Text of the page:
Yes sir, another Mac clone maker enters the ring, only this time, this particular Mac cloner hails from one of my favorite places - Germany. What's so significant about that, you might add? Well, Germany is part of the European Union and this is one body that seems infested with an anti-American sentiment that is so palpable that you can almost feel and taste it! Yes, this anti-American sentiment is so pervasive in and throughout the European Union that I'm afraid that it might give this cloner, PearC, a real, legal fighting chance, and all of this in the name of consumer advocacy and it's right to choose! The EU courts have historically taken a very dim view of anything that even smacks of monopolistic practices, or those in which limits it's citizen's right of choice, something that PearC will, no doubt, argue if they ever do end up in court.
Of course, according to PearC, they are already immune because of a legal loophole! Naturally, the company will not say exactly just what that particular German legal loophole is, so it's all a little dubious to say the least.
Anyway, after looking over the particular specs for PearC's professional 1,499 Euro model, with it's 3.2 Ghz i7 processor and available Blue-Ray disk, it all seems tempting to be sure, but personally, I wouldn't touch it in a million years, and for the same reasons I wouldn't touch any other Mac clone - it's illegal and not it's officially supported by Apple!
Seriously, "Ich liebe besondere Deutschland und die Deutscher's, aber dies ist nicht ein gute angebot fur mich!" (I especially love Germany and the Germans, but this is not a good offer for me!) Again, the main reason being that it is not officially sanction by Apple, and that leaves just too many unanswered questions down the road, and, also, if you want my personal opinion - this particular clone is down-right ugly! You would think that Germany, a country renowned for it's industrial design brilliance could have designed something a lot better looking than this! It's almost as bad as me looking at myself in the mirror, it's that ugly, and possibly it is one of the ugliest and most boring, plain case's that I've ever seen - it looks more like something that was designed and produced in North Korea, rather than from those clever Germans - after all, without question, they do design and build the best and sexiest looking cars in the world, among so many other fine products! So please Germany, next time your tempted to make another Mac clone....... please, pretty please.... I beg of you, make it look sexy, make it look cool, make it look German and not like this monstrosity!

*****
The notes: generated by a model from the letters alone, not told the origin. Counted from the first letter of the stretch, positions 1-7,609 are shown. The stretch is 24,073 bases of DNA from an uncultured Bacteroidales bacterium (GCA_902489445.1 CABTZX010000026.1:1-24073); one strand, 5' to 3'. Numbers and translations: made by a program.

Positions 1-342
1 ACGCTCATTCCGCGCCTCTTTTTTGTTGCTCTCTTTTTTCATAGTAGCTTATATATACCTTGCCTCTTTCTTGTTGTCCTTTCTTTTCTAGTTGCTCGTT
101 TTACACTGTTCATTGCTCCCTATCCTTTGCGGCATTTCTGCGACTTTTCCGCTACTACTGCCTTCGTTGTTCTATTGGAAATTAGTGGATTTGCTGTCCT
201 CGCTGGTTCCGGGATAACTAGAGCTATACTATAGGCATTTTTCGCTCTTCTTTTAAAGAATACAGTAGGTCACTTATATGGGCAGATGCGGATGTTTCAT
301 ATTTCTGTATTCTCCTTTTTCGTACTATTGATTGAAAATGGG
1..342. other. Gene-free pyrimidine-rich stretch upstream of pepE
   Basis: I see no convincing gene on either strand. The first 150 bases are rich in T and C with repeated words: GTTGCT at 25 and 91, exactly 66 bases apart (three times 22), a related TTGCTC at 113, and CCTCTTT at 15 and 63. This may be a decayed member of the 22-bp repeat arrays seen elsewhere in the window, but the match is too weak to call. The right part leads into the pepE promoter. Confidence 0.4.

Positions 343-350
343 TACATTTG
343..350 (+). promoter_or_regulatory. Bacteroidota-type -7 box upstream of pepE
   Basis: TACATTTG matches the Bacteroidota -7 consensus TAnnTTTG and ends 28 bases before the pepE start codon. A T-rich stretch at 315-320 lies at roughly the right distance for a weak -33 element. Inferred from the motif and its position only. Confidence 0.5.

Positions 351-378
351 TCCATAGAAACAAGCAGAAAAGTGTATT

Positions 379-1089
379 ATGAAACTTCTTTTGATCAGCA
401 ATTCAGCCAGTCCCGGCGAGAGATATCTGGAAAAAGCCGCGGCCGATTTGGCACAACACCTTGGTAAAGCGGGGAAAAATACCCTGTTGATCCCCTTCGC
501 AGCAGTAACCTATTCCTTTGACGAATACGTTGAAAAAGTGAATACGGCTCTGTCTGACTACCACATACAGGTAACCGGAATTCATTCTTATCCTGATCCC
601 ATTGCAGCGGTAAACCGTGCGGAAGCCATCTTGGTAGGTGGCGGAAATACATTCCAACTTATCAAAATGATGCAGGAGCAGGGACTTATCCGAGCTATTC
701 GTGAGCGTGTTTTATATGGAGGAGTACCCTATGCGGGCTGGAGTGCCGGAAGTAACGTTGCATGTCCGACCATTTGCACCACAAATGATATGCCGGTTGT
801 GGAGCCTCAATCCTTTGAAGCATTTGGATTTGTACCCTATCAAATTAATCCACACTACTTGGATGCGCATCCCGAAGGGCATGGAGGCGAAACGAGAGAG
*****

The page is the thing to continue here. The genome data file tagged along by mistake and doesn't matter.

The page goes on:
If anything, this latest clone proves that all of those people who predicated that Apple's move to Intel processors would eventually open a Pandora's box of wannabe Mac clones, apparently may just have been right all along. How many more Mac clones will now follow is any body's guess?
What worries me, the most, about this particular clone is, of course, the European bureaucracy. This is a bureaucracy that historically rules, as stated, far more in favor of giving it's citizens the right to more choice, more than anything that just might be based on what is actually right, fair or sensible! We have all seen, in the past, just how far the European Union's bureaucratic process will go to give it's citizens unrestricted access to having more unbridled choice, and it ain't a pretty sight, trust me!
No sire, when you look at how they how they treated the world's biggest monopoly, Microsoft, well...... like a monopoly and how they have treated and worked to restrict Apple's iTune's and iPod, etc., well, it's obvious to me that Apple is going to have a much bigger and much harder fight on it's hands than it ever did with little old Psystar. The E.U., I feel, might have been justified to a certain point with Microsoft, but clearly they have gone beyond what is fair and reasonable at other times as well! Will this be the case if Apple tries to shut down PearC as well? I hope not.
No doubt, PearC will use every argument that they can to convince the European Union (not that it will need much convincing) to argue that Apple is running an illegal monopoly by restricting European consumers choice, from who can, or who can't build Mac clones. The E.U. doesn't see things quite the same way as we Americans, Brits or Canadians do, and I expect that in the name of consumer advocacy and consumer choice, the E.U. will probably, if it ever comes to court, be more inclined to eventually rule on the side of PearC, and, as well, on the side of it's consumers right of having more choice, rather than on what's right for some far off big, rich American corporation based in California.
In conclusion, I hope I'm dead wrong on this, and that if Apple ever does takes PearC to court, that the EU will not put the unreasonable rights of consumer's above that of which is truly right, reasonable, just and fair. Apple may be an American company, but it deserves the same rights to protect it's intellectual property in Europe as European companies have the right to protect their intellectual property in the U.S. Otherwise, if the E.U. ever did eventually decide against Apple, then truly, the cat will be out of the bag and we will see not only more Mac clones entering the market, but at least, in the E.U., as legally protected clones they will prove much, much harder for Apple to fight and deal with. This won't be good for Apple or the Mac, or even the European consumers that the E.U. is supposed to be protecting!
And that's my 2 cents 4 this Friday, February 06, 2009